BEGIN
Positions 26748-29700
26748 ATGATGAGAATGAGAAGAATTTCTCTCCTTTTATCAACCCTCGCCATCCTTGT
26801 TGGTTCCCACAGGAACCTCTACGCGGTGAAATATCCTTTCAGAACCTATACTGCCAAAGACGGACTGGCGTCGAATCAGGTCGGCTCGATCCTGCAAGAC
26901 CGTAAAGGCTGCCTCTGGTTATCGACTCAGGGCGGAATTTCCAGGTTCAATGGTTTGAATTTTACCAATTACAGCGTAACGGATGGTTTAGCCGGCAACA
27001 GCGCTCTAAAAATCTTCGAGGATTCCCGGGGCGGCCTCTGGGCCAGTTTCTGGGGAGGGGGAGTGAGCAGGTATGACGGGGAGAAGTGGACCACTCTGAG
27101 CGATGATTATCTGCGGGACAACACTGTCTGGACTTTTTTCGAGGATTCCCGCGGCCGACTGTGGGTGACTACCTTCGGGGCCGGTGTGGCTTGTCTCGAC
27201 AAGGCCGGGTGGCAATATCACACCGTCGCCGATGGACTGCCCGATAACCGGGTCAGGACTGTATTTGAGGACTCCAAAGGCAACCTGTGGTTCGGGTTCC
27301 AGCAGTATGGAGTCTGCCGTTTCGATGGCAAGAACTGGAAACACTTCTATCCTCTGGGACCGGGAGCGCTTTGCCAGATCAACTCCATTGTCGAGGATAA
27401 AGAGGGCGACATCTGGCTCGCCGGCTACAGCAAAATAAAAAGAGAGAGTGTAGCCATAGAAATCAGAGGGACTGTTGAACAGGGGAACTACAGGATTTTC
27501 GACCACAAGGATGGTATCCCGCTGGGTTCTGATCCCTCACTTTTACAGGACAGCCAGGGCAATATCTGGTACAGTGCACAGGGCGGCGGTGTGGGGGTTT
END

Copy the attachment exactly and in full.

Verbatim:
Positions 26748-29700
26748 ATGATGAGAATGAGAAGAATTTCTCTCCTTTTATCAACCCTCGCCATCCTTGT
26801 TGGTTCCCACAGGAACCTCTACGCGGTGAAATATCCTTTCAGAACCTATACTGCCAAAGACGGACTGGCGTCGAATCAGGTCGGCTCGATCCTGCAAGAC
26901 CGTAAAGGCTGCCTCTGGTTATCGACTCAGGGCGGAATTTCCAGGTTCAATGGTTTGAATTTTACCAATTACAGCGTAACGGATGGTTTAGCCGGCAACA
27001 GCGCTCTAAAAATCTTCGAGGATTCCCGGGGCGGCCTCTGGGCCAGTTTCTGGGGAGGGGGAGTGAGCAGGTATGACGGGGAGAAGTGGACCACTCTGAG
27101 CGATGATTATCTGCGGGACAACACTGTCTGGACTTTTTTCGAGGATTCCCGCGGCCGACTGTGGGTGACTACCTTCGGGGCCGGTGTGGCTTGTCTCGAC
27201 AAGGCCGGGTGGCAATATCACACCGTCGCCGATGGACTGCCCGATAACCGGGTCAGGACTGTATTTGAGGACTCCAAAGGCAACCTGTGGTTCGGGTTCC
27301 AGCAGTATGGAGTCTGCCGTTTCGATGGCAAGAACTGGAAACACTTCTATCCTCTGGGACCGGGAGCGCTTTGCCAGATCAACTCCATTGTCGAGGATAA
27401 AGAGGGCGACATCTGGCTCGCCGGCTACAGCAAAATAAAAAGAGAGAGTGTAGCCATAGAAATCAGAGGGACTGTTGAACAGGGGAACTACAGGATTTTC
27501 GACCACAAGGATGGTATCCCGCTGGGTTCTGATCCCTCACTTTTACAGGACAGCCAGGGCAATATCTGGTACAGTGCACAGGGCGGCGGTGTGGGGGTTT